But how do you develop cross-functional teamwork in an environment where there are clear lines between departments? One way is to assemble a team made up of people from different departments. You might make up different teams of people depending on the project you’re working on. If doing this, you need to make sure that each team member can work together in a functional way.
Putting two people with a combative history on the same team is probably not going to be a good idea and won’t have the results you want. Finding the right people for the project is essential. You also need a good leader for the team. Some teams can work freely together without a manager but others cannot.
On a day-to-day basis, you can start developing teamwork between all your teams and departments in simple ways. Give everyone access to one another’s calendars. Have weekly cross-departmental meetings where every team gives updates about what they are doing. If one department is falling behind on their work, see if another department can help them.
Laying the Groundwork
When developing cross-functional teams, you need to have clear rules and guidelines for the team. Someone from a marketing team and someone from a manufacturing team will be used in different ways for communicating between team members and may have different ground rules in their individual teams.
When they come together to be on the same team, they need to find common ground. Teambuilding is one way to help a cross-functional team be successful. Let everyone air out their concerns and problems before they start working on projects together. Find out what potential problems might arise and come up with solutions for them before they end up actually being a problem. Use these teambuilding exercises to help each member of the team to understand the other members.
Establish clear rules for the team as well. The team needs to know who they go to if there is a problem. They also need to know what the guidelines are for solving problems themselves if management isn’t able to help them. Without established guidelines for how the team is supposed to function, everyone may just end up going off on their own anyway, completely defeating the point of having a cross-functional team.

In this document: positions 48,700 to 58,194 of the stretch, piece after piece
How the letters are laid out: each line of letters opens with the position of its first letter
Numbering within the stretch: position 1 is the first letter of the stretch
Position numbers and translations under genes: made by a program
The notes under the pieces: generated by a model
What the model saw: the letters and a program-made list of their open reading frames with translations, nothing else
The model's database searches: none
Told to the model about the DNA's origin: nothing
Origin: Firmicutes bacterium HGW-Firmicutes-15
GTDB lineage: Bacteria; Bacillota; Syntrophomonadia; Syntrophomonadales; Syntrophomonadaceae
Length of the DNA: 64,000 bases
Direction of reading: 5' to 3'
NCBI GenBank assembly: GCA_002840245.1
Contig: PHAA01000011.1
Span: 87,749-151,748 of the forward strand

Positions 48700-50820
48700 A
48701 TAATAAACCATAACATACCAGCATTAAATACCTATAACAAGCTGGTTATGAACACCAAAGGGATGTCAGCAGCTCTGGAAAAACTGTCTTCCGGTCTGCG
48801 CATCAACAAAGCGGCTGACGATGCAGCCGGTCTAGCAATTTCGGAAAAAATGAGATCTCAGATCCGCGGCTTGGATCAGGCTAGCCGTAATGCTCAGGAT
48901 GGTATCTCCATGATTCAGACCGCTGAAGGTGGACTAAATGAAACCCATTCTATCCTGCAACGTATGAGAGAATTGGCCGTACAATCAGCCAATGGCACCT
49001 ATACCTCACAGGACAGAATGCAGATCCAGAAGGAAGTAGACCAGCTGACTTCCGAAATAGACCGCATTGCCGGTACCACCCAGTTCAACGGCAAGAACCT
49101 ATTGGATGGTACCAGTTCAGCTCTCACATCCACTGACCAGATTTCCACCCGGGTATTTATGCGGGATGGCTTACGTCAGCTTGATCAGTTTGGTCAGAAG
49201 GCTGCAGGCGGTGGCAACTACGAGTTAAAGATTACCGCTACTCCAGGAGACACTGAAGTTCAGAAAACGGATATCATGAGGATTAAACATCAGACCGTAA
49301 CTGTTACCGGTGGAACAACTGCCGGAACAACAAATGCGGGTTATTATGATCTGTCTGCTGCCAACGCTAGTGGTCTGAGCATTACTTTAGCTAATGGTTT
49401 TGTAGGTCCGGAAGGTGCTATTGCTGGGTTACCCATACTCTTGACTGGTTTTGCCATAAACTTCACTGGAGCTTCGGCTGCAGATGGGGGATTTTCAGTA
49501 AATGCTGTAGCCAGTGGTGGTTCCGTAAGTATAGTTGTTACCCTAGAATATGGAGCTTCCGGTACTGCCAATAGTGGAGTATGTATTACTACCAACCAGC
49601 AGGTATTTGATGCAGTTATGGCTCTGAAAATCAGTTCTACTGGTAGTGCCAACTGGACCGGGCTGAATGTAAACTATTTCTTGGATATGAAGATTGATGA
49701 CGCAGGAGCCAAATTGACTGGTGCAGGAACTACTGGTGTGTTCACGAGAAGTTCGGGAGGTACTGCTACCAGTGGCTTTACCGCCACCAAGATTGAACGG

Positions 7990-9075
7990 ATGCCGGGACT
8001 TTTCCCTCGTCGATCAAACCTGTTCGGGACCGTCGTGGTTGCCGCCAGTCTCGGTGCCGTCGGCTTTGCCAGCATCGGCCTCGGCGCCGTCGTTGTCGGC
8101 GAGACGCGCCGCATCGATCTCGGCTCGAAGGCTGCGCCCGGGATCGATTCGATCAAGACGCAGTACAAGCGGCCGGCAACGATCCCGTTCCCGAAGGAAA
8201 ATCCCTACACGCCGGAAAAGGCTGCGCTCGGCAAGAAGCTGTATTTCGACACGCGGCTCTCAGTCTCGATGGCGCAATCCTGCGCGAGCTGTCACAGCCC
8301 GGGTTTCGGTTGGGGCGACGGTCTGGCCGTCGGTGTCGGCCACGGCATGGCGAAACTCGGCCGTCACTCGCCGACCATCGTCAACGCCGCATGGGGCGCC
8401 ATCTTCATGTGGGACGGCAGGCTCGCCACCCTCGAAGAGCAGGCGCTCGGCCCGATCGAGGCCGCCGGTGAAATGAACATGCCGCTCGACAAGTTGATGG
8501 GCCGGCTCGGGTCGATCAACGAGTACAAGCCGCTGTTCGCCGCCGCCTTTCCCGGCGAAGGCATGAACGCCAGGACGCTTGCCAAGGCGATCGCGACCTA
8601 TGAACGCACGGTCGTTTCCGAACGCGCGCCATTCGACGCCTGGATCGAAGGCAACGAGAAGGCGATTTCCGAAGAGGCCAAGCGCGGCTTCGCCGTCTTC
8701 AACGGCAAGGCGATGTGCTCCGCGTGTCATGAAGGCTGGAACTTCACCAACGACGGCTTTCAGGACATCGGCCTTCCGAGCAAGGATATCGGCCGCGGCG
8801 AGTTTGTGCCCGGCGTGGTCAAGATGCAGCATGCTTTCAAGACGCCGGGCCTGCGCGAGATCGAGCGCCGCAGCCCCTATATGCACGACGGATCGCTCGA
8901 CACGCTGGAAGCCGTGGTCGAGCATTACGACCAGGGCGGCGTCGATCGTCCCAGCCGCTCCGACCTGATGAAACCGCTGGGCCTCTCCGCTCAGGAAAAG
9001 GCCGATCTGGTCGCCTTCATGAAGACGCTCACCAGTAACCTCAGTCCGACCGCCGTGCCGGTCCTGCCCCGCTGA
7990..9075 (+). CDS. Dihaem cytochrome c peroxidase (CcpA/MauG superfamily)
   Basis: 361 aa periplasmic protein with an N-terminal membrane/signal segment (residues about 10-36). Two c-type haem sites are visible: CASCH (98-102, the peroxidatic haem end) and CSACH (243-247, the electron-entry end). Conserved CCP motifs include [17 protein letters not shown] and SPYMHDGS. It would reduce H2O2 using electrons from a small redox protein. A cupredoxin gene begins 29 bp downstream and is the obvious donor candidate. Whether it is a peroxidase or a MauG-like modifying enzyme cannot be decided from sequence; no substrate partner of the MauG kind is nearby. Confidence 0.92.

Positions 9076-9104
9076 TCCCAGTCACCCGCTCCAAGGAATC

How Does It Work?
It can be hard to imagine cross-functional teamwork without a solid, real-world example. One example of a company that effectively uses cross-functional teamwork is Toyota. All the teams in their company are integrated, from manufacturing to marketing, finance to product design. There are separate teams and departments that all serve different functions but they all work together for a common goal and they collaborate as much as possible.
Toyota is a large company and it isn’t always economical or possible to have in-person communication between teams but they put an emphasis on written communication in lieu of that. They distribute reports to all team with updates on how projects are going. Everyone has the same access to the same information so that no team is left in the dark.
They also have “Chief Engineers” who are in charge of overseeing their vehicle development centers. These people help to oversee projects and maintain communication between all the teams working on them.
Improve Your Teamwork, Improve Your Team
While cross-functional teamwork is not without its disadvantages, if done correctly it can be very beneficial to a company. In the simplest of terms, when everyone is on the same page, things go more smoothly. When everyone in a company is able to understand one another and work in harmony, things get done faster and sometimes even better than they would be if each department was working separately from the others.
Improving communication and collaboration between everyone in your company can create a much better company culture, one where people feel comfortable asking other departments for ideas and one where nobody feels like their voice isn’t being heard.